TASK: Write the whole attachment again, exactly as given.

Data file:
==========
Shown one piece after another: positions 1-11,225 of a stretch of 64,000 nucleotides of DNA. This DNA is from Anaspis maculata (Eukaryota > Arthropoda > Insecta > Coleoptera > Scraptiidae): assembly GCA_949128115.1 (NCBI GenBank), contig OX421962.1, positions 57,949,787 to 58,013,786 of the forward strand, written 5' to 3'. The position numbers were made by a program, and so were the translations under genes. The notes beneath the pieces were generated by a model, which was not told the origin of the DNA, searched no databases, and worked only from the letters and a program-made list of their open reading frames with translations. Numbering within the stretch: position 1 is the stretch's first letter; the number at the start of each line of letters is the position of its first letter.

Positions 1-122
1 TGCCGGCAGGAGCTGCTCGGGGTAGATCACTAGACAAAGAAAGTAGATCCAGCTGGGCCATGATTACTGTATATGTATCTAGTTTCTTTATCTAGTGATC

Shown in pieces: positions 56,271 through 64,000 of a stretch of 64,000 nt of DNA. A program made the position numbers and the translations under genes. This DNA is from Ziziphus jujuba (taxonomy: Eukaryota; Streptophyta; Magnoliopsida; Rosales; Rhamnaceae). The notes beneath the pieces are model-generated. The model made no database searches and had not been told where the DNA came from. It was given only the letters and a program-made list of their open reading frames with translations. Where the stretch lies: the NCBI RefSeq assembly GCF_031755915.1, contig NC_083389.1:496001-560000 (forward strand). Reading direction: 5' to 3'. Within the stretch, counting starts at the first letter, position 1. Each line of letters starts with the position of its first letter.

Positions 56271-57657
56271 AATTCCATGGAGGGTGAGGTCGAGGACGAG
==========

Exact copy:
Shown one piece after another: positions 1-11,225 of a stretch of 64,000 nucleotides of DNA. This DNA is from Anaspis maculata (Eukaryota > Arthropoda > Insecta > Coleoptera > Scraptiidae): assembly GCA_949128115.1 (NCBI GenBank), contig OX421962.1, positions 57,949,787 to 58,013,786 of the forward strand, written 5' to 3'. The position numbers were made by a program, and so were the translations under genes. The notes beneath the pieces were generated by a model, which was not told the origin of the DNA, searched no databases, and worked only from the letters and a program-made list of their open reading frames with translations. Numbering within the stretch: position 1 is the stretch's first letter; the number at the start of each line of letters is the position of its first letter.

Positions 1-122
1 TGCCGGCAGGAGCTGCTCGGGGTAGATCACTAGACAAAGAAAGTAGATCCAGCTGGGCCATGATTACTGTATATGTATCTAGTTTCTTTATCTAGTGATC

Shown in pieces: positions 56,271 through 64,000 of a stretch of 64,000 nt of DNA. A program made the position numbers and the translations under genes. This DNA is from Ziziphus jujuba (taxonomy: Eukaryota; Streptophyta; Magnoliopsida; Rosales; Rhamnaceae). The notes beneath the pieces are model-generated. The model made no database searches and had not been told where the DNA came from. It was given only the letters and a program-made list of their open reading frames with translations. Where the stretch lies: the NCBI RefSeq assembly GCF_031755915.1, contig NC_083389.1:496001-560000 (forward strand). Reading direction: 5' to 3'. Within the stretch, counting starts at the first letter, position 1. Each line of letters starts with the position of its first letter.

Positions 56271-57657
56271 AATTCCATGGAGGGTGAGGTCGAGGACGAG